A History of the United States Marine Band by Col. John R. Bourgeois (Ret)
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After playing for dances of the Washington Assembly at Stelle's Hotel late in 1800, the band was prepared to make its official debut when President John Adams held a reception at the President's Mansion-not yet known as the White House-on New Year's Day 1801.
On 4 March 1801 at the first inauguration held in Washington, the Marines, along with their band, riflemen and artillery paraded at ten o'clock in the morning in front of President-elect Thomas Jefferson's lodgings at McMunn and Conrad's. The Marine Band played Jefferson's March and other airs. The inauguration took place at noon. Since then, the Marine Band has played at every inaugural.
Lieutenant Colonel Wharton, who succeeded Lt Col Burrows as commandant in 1804, was amazed to receive on 28 February 1805 a letter from Captain John Hall on board the Congress at Palermo, Italy. It stated that he had enlisted a "Band of Music" for the Corps, and had supplied them with instruments at Corps' expense. A month later, Captain Hall again wrote Commandant Wharton from Messina, that, under the orders of Commodore Barron, he had visited Catania "for the purpose of procuring a band;" that he had "been fortunate enough to enlist fourteen good musicians." he noted that he had secured instruments at Messina; and that he had enlisted this band in accordance with orders he had received from Commandant Burrows prior to his departure. Capt Hall stated that he hoped Commandant Wharton would be "pleased with them."
Lieutenant Colonel Commandant Wharton was anything but pleased to have a second "band of music" on his hands. The last we hear of Captain Hall's "band of Italians" was on 31 July 1806 when Commandant Wharton ordered that the "Italian Band" live in "quarters within the garrison" and be "under the same regulations as the old band is and has been."
The Italian musicians were assimilated into the original Marine Band and became an integral part of the organization. Francisco Pulizzi, age 40, and Venerando Pulizzi , age 12, were among those enlisted at Catania. Later both served in the positions of fife major and drum major. Venerando served twice as leader of the band; briefly in 1816 and then later from 1818 to 1827. He left the band and was promoted to Sergeant Major of the Marine Corps in 1832 and served at Headquarters until 1852.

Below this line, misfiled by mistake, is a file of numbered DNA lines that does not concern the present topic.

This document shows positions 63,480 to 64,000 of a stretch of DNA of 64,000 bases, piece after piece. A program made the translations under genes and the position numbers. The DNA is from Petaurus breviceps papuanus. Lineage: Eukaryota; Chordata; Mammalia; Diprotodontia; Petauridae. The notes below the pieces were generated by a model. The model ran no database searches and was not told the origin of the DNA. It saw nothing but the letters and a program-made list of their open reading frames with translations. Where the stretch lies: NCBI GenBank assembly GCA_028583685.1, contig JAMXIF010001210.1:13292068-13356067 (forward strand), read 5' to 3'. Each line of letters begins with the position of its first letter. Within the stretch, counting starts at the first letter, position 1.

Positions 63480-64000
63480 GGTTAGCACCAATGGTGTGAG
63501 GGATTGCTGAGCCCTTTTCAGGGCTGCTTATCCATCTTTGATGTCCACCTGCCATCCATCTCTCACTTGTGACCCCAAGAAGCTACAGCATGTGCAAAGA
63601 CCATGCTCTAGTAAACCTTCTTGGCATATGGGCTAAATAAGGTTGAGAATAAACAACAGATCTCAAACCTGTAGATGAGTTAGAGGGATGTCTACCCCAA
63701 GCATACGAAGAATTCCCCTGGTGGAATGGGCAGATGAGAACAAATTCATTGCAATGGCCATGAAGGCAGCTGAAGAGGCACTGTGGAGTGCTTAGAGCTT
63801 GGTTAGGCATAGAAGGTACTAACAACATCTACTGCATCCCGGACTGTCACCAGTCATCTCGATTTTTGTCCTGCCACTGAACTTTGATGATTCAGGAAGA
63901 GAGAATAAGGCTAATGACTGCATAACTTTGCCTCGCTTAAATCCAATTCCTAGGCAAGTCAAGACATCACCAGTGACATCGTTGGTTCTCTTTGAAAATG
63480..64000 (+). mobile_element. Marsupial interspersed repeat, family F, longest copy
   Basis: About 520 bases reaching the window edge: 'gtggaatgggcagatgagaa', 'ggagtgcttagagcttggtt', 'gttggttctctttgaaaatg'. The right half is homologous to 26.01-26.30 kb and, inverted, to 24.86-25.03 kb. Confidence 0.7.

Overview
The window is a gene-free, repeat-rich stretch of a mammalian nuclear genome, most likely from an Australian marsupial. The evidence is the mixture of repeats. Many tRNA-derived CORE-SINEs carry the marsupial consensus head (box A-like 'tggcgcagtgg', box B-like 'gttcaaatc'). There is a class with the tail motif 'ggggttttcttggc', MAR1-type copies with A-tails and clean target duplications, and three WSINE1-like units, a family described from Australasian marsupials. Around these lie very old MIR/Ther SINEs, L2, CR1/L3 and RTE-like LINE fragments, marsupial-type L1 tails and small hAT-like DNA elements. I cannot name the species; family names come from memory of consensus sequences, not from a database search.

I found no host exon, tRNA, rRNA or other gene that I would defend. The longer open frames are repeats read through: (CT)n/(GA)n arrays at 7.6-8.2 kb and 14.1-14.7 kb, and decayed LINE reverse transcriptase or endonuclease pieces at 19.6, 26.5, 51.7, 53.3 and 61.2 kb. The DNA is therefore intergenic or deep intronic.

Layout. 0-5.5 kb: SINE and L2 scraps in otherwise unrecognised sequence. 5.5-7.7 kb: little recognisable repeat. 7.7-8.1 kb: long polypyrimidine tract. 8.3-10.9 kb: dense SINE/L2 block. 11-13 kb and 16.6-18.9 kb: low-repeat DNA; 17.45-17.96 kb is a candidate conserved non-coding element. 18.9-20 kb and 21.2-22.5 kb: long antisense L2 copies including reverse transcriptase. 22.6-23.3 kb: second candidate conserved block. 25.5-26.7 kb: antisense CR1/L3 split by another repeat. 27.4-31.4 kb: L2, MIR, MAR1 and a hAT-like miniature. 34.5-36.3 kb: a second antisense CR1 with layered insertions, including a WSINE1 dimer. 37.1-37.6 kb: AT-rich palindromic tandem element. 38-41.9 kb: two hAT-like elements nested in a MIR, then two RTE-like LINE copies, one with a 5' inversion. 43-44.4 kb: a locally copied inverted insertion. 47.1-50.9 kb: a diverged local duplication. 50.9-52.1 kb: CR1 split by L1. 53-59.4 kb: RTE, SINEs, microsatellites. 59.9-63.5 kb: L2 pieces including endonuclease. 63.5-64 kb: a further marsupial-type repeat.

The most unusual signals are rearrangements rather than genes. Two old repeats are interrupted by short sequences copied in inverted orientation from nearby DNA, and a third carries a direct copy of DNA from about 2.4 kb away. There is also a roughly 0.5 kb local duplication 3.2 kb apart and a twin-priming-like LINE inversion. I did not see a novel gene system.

During Thomas Jefferson's two administrations, the Marine Band played both the official and social music in the city of Washington and it was through the patronage and interest of Jefferson that the band came to be known as "The President's Own."
The band played for James Madison when he became president on 4 March 1809 and that evening at Long's Hotel played for the first Inaugural Ball ever held in America. Under the direction of Drum Major Charles Ashworth, the band struck up Jefferson's March at the appearance of the former chief executive and Madison's March on the arrival of President and "Sweet Dolly" Madison.
During the War of 1812 with Great Britain, the Marine bandsmen helped maintain national morale in the Capital with their patriotic airs and martial strains. Some fought at the battle of Bladensburg, while others assisted in saving the Corps' early records when the British burned most of Washington in 1814.
The most elaborate event of those days was the visit of Lafayette to the United States in 1824-25. Lafayette arrived on 12 October 1824 and was greeted with the largest parade ever held in Washington. Two days later, President Monroe hosted a state dinner in his honor. Music for both occasions was furnished by the Marine Band.
The birthday of Lafayette, 6 September 1825, gave President Adams the opportunity to rise and propose the first toast at the White House, "The Twenty-Second Day of February (Washington's birthday) and the Sixth of September." As the guests stood for the toast, Venerando Pulizzi led the Marine Band in playing The Marseillaise. Lafayette responded with a toast to "The Fourth of July, the birthday of liberty in both hemispheres."
All applicable content © 2012-2021 by John R. Bourgeois